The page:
Wednesday, September 14, 2011

Love You More The Divine Surprise of Adopting My Daughter By Jennifer Grant

As an adoptive parent, I am glad to see more materials being put out that shares the realistic story of adoption, the gift, the loss, the biblical mandate to care for the orphan in various ways that is all wrapped up in the eyes of a precious child needing a family.

The author, who is a journalist, jumps between telling her story of adopting, to giving the reader some other related information about adoption, at the beginning the transition was a bit jarring, but once she got into the heart of her story the switches were not noticed, and the information given was valuable.

I was touched by the retelling of their story of meeting with their new daughter. I appreciated the way the author painted a realistic picture of adoption. Care for the orphan is something we ALL are called to, and adoption is part of the solution, but is something a couple has to feel called to as there are challenges mixed into the blessing there is, so it is good to get a balanced view. Adopted children experience loss, deep loss, couples often face loss due to infertility, adopted children get a family, couples get children, wonderful provision. The author communicates this well.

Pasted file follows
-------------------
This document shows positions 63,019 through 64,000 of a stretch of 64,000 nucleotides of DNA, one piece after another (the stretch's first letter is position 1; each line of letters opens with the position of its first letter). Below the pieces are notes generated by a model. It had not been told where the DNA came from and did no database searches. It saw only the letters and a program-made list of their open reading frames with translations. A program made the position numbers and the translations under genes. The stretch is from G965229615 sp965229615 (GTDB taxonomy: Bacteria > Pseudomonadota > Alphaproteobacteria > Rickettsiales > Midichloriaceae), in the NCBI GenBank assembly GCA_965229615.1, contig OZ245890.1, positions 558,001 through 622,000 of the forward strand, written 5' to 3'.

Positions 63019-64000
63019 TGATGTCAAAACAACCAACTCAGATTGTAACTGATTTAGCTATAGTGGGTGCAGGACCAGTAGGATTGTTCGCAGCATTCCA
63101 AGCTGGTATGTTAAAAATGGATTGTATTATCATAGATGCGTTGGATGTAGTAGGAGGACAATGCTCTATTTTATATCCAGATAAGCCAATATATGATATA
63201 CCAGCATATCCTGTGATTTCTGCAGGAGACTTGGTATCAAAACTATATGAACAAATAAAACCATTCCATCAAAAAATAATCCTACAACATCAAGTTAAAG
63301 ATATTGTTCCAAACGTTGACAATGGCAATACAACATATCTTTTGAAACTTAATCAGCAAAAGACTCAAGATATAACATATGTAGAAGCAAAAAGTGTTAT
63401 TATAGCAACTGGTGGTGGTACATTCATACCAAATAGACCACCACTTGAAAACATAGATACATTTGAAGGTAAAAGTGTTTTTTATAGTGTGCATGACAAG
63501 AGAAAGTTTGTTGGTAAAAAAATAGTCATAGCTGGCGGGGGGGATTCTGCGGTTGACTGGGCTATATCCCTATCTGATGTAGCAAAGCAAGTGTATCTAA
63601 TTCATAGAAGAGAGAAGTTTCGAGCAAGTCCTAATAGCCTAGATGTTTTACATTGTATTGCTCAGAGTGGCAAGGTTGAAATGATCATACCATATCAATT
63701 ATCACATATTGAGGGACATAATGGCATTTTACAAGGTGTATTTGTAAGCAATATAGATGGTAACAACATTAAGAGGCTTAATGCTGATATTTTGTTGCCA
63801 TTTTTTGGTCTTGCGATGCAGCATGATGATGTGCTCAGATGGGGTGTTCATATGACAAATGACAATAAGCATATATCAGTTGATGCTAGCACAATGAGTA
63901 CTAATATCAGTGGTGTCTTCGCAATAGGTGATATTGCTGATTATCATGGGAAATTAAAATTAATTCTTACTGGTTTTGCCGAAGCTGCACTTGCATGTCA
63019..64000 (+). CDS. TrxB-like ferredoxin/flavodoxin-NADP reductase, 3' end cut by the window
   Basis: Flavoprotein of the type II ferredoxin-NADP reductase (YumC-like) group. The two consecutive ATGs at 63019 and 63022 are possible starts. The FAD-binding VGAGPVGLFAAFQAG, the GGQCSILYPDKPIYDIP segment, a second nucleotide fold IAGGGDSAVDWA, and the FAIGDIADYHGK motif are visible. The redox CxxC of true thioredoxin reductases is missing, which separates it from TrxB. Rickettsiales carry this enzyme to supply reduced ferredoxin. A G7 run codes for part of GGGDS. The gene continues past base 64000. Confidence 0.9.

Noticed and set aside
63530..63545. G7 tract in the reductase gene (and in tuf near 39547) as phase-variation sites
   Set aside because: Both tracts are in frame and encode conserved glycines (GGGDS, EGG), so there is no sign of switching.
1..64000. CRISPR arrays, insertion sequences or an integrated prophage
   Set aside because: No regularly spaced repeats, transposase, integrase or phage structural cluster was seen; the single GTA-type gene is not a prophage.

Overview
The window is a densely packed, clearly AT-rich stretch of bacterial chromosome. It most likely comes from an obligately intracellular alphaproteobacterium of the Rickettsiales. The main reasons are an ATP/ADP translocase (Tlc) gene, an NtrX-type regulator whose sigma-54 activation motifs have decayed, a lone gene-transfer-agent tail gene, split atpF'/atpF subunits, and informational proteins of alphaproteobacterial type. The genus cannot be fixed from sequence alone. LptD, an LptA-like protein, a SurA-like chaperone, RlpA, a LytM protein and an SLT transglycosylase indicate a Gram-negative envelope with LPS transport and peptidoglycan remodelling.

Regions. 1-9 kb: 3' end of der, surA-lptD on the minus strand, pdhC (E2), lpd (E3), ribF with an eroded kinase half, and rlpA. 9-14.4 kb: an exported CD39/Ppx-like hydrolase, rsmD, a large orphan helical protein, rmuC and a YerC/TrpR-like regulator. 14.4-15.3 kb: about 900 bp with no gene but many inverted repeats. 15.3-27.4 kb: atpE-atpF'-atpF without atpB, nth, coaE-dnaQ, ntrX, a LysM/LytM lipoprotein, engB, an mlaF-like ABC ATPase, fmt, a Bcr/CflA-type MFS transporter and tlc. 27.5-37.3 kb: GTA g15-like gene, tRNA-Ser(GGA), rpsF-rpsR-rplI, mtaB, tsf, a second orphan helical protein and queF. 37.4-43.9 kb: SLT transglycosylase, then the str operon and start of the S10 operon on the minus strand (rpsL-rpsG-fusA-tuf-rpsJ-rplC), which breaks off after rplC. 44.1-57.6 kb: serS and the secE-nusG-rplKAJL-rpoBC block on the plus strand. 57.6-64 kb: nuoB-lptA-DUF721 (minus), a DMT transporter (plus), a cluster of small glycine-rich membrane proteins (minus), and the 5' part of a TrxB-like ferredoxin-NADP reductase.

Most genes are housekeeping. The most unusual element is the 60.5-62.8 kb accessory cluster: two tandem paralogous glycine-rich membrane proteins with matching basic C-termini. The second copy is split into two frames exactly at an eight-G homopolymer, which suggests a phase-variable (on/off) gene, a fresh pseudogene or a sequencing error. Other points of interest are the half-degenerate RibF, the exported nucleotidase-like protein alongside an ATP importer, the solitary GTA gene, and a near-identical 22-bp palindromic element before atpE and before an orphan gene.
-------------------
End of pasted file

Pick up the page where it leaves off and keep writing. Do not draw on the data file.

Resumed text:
I also enjoyed the frankness she expresses in dealing with being a “conspicuous family”. There are definitely challenges, connected with that.

This book didn’t blow me out of the water, but it was an enjoyable read and would be that for someone whether they are adopted, adopting, or not connected with adoption. It is this last group that I think needs the exposure to help educate them so they can be supportive and informed so they can help those around them who adopt, while still being challenged in a very careful way about what THEIR role is in the care for the orphan.

This book was provided as a complimentary copy by the publisher in exchange for an honest review.

1 comment:

keri said...

Really enjoyed this book as well, even though I'm not an adoptive parent. She had great insights on what it means to be a family--and it's so well written it was fun just to read her story. One thing the author writes about is creating a "lifebook" for her adopted daughter, which told the story of how she came from Guatemala to their family. I think other families might want to do the same thing, so I put up an article on wikihow that tells how to do it. Here's the link: http://www.wikihow.com/Create-a-Scrapbook-for-an-Adopted-Child
I highly recommend this book.